Fingerlakes Mall: Meet the man behind Finger Lakes Karate | Business

Elizabeth Hebard Special for The Citizen

Summer at Fingerlakes Mall was packed with events, from Absolute Dance concerts to the Poor Boys Car Show. In July we will have even more events!

The Zerbini Family Circus will be here from July 2nd to 4th with a show under the big top! This will be in the back near the cinema entrances. Then, from July 15th to 17th, the Book Fair returns! This will be on display at the Conference Center and proceeds will be donated to the Alzheimer’s Disease Research Center at Columbia University in New York City. On Saturday, July 16, the peach truck will also bring fresh peaches! Orders must be placed online at one week before the arrival date.

Outside of the events and seasonal changes, the mall is home to some of the area’s best businesses. The Track Cinema was voted Best Cinema and one of the Best Destinations for Family Entertainment in The Citizen’s 2022 Best of the Region rankings. Five Star Dog Grooming is one of the best groomers; Bass Pro Shops is one of the best boat sales/service companies; JB Toys & Games is one of the best toy stores and Finger Lakes Karate is one of the best martial arts studios.

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This week I sat down with Finger Lakes Karate owner Tony Musso to talk about his business and history. The dojo opened here in June 1992 and has been under Tony’s direction since February 1993. Finger Lakes Karate teaches the basics of traditional Okinawa karate and focuses on the Shorin Ryu fighting style. Okinawan karate differs from other forms such as Japanese or Korean because Okinawan teachings focus on humility, dignity and respect. Okinawan karate uses katas, or pre-planned movements, to learn forms and combine techniques. Katas and postures are also a useful type of strength training, in addition to the cardio benefits that karate offers.

Tony began practicing karate in 1979 and received his first black belt in 1989. He trained under Robert Herten, a highly respected Okinawa Shorin Ryu Karate-Do and Okinawa Kobudo instructor. Herten had trained under Shugoro Nakazato and created an Okinawa lineage that was passed on to Tony. He has also traveled to Okinawa to improve his understanding and execution of the art and is now a sixth degree black belt.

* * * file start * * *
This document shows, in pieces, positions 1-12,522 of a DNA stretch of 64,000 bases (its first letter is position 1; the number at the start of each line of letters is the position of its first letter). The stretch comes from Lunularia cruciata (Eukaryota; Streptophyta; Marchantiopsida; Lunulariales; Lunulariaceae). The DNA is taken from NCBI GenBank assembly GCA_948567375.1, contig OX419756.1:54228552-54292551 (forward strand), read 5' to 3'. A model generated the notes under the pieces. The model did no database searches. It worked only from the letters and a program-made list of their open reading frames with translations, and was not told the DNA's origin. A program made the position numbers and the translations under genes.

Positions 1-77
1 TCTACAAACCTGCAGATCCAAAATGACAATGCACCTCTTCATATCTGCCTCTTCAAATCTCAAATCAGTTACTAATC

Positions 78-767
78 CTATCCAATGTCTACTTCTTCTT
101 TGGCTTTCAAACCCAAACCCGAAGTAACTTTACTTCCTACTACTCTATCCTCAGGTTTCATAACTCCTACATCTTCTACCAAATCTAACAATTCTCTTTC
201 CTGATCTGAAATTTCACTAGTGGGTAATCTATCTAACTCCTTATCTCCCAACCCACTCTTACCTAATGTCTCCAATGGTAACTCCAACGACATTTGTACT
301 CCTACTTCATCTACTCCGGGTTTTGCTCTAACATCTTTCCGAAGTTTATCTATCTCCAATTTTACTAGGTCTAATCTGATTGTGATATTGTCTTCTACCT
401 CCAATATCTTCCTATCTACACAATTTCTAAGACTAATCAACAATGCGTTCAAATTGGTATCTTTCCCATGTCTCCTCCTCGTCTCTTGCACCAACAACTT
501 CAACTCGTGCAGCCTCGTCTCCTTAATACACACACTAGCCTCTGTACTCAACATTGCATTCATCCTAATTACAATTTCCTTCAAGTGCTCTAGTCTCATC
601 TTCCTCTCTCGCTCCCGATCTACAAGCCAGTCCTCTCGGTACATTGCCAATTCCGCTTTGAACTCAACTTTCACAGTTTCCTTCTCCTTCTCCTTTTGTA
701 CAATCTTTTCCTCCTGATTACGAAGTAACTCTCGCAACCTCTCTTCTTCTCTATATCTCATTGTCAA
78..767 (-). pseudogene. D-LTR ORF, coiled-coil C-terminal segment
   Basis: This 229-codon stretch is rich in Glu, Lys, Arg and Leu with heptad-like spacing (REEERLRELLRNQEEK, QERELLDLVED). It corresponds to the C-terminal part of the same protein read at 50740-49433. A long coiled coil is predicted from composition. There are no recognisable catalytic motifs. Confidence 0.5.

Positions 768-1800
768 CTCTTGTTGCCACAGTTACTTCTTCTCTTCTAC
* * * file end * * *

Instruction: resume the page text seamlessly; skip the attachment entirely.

When asked why he teaches, Tony said: “It’s a matter of the heart. I’ve been doing this for 40 years. I enjoy teaching and watching the children grow. I love it when those who left come back later in life. They are successful and come back with their own stories and families. I’ve had a few generations of families; you could say we are family oriented. Families trained together. I am interested in my students and their lives. I encourage them to take up other sports and karate has helped them excel in many areas of life.”

As we discussed the dojo, the Finger Lakes karate students were counting out loud while practicing their kata. “During the course of the class we deal with ‘hidden’ techniques and translate katas; the translation is ‘Bunkai’.” Translations allow students to analyze movesets and extract combat techniques from them. “There’s no substitute for the basics, but I like dressing them up and making it fun,” Tony said.

Tony believes the most important thing his students learn is confidence.

“You really come out of here more confident. You learn respect. I have no problems with bullies. None of my students start trouble just because they know how to fight; You are respectful. I had no problem with students being bullied; You are confident enough to stand up for yourself. Everything we teach is applicable as self defense, even the basics. The exercises, conditioning, and coordination taught are helpful for real-world applications.”

Finger Lakes Karate offers a unique experience and focuses on justice for all students.

“We teach students of all ages. We tailor the training to the ability of the person,” said Tony. “We got students with disabilities to join the dojo and excel. Our promotions are based on hard work, not natural ability.”

Finger Lakes Karate is ready to welcome new students, with offerings for all ages and skill levels. Tony would also like to say a big thank you to Sharon Assmann, Dana Estelle and Amber Pidlypchak for helping keep the dojo alive and healthy: “You kept the dojo running when I got sick. They teach the students and do so much for us. Many Thanks.”

For more information on Finger Lakes Karate and its offerings, call (315) 252-8875.

Elizabeth Hebbard is Marketing Director at Fingerlakes Mall in Aurelius. For more information, visit or call (315) 255-1188.

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